William & Mary Environmental Law and Policy Review
This Note argues that mandatory ESG [environmental, social, and governance] disclosure would be a valuable step in the larger fight against the deleterious effects of climate change. First, standardized disclosure would provide investors a better understanding of the climate risks associated with their investments by increasing the quality of that information supplied. This standardization would be a valuable driver in corporate behavior because mandated disclosure tends to result in shifts in corporate behavior. Previous examples of disclosure for nonfinancial risks, such as disclosure relating to state sponsors of terrorism and use of conflict minerals, illuminate how mandating ESG disclosure will deflect the pitfalls of voluntariness.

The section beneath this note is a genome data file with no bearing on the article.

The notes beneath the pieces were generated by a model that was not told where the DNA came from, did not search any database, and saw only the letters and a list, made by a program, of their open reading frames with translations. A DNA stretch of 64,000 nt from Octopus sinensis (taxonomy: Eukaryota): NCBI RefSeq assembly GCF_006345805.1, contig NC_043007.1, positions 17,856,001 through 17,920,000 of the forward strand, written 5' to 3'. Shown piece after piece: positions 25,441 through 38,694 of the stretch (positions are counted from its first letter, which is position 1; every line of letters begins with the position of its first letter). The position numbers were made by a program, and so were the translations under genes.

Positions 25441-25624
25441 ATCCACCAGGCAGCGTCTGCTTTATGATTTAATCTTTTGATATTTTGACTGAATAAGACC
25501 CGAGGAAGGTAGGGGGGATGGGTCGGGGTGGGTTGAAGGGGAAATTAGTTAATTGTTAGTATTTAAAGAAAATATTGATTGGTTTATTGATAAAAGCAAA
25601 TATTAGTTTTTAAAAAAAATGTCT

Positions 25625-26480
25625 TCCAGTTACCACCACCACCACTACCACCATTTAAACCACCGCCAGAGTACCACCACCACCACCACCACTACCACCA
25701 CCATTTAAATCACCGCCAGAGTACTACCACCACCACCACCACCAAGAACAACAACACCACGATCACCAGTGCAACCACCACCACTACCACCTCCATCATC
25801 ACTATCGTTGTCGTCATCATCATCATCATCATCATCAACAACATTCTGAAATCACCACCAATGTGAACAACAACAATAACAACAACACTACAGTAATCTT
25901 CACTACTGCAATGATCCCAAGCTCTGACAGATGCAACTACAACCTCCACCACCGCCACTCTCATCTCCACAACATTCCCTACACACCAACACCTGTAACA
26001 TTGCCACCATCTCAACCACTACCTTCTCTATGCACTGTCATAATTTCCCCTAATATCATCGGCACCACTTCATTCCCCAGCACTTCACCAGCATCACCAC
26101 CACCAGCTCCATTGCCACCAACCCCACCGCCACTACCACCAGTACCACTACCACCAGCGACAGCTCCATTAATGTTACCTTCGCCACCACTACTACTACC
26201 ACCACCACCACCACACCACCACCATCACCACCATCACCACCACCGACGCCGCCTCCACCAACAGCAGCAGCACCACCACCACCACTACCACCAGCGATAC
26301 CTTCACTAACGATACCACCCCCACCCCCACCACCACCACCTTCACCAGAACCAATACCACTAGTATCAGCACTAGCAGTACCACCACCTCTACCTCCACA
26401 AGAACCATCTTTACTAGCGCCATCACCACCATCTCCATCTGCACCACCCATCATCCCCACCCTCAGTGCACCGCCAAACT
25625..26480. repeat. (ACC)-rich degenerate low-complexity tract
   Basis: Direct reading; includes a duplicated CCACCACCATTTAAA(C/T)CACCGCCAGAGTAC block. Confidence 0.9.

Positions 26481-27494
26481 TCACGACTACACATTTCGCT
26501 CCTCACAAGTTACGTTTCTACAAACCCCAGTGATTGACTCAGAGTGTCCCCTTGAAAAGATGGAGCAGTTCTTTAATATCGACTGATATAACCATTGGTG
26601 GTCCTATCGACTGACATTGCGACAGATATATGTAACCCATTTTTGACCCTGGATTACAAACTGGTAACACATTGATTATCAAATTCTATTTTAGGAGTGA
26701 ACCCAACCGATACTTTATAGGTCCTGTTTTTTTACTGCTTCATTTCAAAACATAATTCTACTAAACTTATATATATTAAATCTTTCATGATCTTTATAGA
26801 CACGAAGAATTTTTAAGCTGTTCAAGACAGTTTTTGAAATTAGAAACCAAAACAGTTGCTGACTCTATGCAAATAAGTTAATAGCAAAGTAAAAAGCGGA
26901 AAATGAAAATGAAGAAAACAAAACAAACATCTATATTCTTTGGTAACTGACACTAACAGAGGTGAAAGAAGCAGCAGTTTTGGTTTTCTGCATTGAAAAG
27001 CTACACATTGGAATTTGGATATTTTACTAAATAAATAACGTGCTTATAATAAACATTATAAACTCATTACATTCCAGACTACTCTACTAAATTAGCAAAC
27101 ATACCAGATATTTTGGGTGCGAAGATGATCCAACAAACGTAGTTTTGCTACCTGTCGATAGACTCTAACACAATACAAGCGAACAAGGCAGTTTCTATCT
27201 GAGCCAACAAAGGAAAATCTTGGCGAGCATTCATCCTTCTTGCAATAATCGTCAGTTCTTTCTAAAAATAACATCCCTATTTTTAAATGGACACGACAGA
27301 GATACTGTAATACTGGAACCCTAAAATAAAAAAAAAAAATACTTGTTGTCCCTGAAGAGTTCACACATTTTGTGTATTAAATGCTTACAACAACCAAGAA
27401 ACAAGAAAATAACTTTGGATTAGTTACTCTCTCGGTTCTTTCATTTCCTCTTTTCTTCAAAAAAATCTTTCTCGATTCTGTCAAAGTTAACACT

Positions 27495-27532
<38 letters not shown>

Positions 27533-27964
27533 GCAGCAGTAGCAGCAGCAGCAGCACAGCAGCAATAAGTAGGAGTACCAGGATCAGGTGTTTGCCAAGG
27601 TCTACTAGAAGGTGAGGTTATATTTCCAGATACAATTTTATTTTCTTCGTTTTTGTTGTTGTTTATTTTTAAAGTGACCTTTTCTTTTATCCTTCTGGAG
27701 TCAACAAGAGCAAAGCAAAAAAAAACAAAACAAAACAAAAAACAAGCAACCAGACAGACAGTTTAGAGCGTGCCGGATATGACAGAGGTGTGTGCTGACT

First, Part I begins with the background of the SEC’s [Securities and Exchange Commission] efforts relating to climate change disclosure, as well as a general discussion of the current framework of disclosure. Next, this Note will examine in Part II the issue of materiality, because it weighs heavily in the discussion in adopting disclosure requirements. Parts III and IV review case studies of nonfinancial disclosures. The case studies include the following: (1) state sponsors of terrorism disclosure and (2) conflict minerals disclosure. This Note argues in Part V that, in light of past nonfinancial disclosure requirements, a mandatory disclosure framework for ESG concerns will enhance environmental disclosure’s clarity and utility to investors.
This abstract has been taken from the author's introduction.